Overpopulation has severely strained Bangladesh's limited natural resources. Nearly all arable land is already cultivated and forestland has been greatly reduced by agricultural expansion and by timber and firewood cutting. Between 1983 and 1993, forest and woodland declined by 12.5% to 1.9 million ha (4.7 million acres). As of 1995, total forest area was only 1 million ha. Bangladesh's environmental problems have been complicated by natural disasters that add to the strain on an agricultural system which supports one of the world's most populous countries. Water supply is also a major problem because of population size, lack of purification procedures, and the spread of untreated contaminants into the usable water supply by flood waters. To ease these problems, the government has established drainage, irrigation, and flood protection systems, and has drilled thousands of tube wells to supply safe drinking water in villages. As of 2001, safe water was available to 100% of the population.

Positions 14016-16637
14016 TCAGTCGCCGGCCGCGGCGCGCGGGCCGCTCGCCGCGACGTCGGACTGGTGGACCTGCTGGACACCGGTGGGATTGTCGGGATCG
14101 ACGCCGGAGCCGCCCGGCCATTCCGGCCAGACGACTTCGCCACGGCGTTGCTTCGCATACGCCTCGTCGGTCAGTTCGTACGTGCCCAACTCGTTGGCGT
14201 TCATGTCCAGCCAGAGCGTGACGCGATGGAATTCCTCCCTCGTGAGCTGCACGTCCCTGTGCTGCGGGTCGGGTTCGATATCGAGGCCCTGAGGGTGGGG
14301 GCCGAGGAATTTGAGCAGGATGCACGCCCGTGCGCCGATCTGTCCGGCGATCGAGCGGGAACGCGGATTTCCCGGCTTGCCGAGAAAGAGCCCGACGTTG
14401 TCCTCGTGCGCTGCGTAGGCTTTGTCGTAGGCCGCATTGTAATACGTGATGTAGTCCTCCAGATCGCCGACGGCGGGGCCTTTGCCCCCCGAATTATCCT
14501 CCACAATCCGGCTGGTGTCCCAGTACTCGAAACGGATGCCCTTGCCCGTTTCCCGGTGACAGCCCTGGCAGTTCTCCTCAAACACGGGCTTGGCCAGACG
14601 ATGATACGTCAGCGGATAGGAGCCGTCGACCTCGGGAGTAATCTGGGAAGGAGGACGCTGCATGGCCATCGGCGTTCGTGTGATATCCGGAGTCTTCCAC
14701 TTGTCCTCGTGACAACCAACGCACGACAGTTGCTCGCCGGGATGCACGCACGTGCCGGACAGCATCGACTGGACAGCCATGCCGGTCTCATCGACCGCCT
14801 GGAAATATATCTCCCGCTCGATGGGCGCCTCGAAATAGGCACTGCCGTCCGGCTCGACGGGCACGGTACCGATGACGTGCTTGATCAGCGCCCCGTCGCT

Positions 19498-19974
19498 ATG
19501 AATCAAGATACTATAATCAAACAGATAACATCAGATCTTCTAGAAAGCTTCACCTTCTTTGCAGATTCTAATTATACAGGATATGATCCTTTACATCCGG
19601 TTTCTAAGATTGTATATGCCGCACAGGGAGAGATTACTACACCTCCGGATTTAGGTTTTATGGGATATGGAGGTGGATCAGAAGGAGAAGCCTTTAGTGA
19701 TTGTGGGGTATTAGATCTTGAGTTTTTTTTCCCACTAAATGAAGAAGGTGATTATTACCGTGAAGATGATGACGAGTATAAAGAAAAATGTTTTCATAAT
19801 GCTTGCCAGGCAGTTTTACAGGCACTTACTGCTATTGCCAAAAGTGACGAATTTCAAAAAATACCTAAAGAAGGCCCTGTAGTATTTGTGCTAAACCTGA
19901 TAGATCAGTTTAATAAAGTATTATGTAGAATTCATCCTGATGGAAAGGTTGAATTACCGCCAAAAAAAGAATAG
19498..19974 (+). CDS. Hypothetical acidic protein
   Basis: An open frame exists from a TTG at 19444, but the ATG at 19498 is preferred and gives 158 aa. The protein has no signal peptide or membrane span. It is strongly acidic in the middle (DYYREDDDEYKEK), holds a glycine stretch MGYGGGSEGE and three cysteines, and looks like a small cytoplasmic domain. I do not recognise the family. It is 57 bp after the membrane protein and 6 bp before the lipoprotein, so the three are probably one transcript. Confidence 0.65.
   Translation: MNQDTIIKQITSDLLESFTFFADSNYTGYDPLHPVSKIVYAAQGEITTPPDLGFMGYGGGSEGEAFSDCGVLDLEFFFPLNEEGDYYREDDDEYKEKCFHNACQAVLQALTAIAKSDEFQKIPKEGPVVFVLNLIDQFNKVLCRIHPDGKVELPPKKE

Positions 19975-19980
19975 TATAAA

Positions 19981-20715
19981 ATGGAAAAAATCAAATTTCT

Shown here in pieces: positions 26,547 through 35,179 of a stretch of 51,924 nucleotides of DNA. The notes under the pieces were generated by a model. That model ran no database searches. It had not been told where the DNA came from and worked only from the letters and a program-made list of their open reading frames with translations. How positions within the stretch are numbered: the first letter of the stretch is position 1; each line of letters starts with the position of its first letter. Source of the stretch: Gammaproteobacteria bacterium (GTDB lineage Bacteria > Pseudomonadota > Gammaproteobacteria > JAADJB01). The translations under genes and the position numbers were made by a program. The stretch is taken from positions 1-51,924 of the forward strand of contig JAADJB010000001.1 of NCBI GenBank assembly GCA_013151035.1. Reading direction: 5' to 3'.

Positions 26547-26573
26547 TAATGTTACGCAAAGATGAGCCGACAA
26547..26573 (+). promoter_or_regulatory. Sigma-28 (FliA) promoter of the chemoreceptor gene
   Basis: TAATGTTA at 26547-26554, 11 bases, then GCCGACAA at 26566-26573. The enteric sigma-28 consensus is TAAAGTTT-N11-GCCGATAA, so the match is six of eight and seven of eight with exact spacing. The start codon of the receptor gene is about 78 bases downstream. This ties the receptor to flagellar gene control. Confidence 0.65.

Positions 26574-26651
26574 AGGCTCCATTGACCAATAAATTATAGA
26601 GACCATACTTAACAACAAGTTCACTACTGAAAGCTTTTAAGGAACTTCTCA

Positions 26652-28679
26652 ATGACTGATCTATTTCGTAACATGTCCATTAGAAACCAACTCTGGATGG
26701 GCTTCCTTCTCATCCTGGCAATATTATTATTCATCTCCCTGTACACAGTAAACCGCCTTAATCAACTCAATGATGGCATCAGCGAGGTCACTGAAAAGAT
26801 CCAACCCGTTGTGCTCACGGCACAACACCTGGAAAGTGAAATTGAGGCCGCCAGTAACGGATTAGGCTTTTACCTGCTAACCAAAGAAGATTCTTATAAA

Despite passage of the Wildlife Preservation Act of 1973, wildlife continues to suffer from human encroachment. Only 0.7% of the country's total land area is protected. In 2001, 18 species of mammals, 30 species of birds and 18 plant species were considered endangered, including the Asian elephant, pygmy hog, Sumatran rhinoceros, Bengal tiger, estuarine crocodile, gavial, and river terrapin.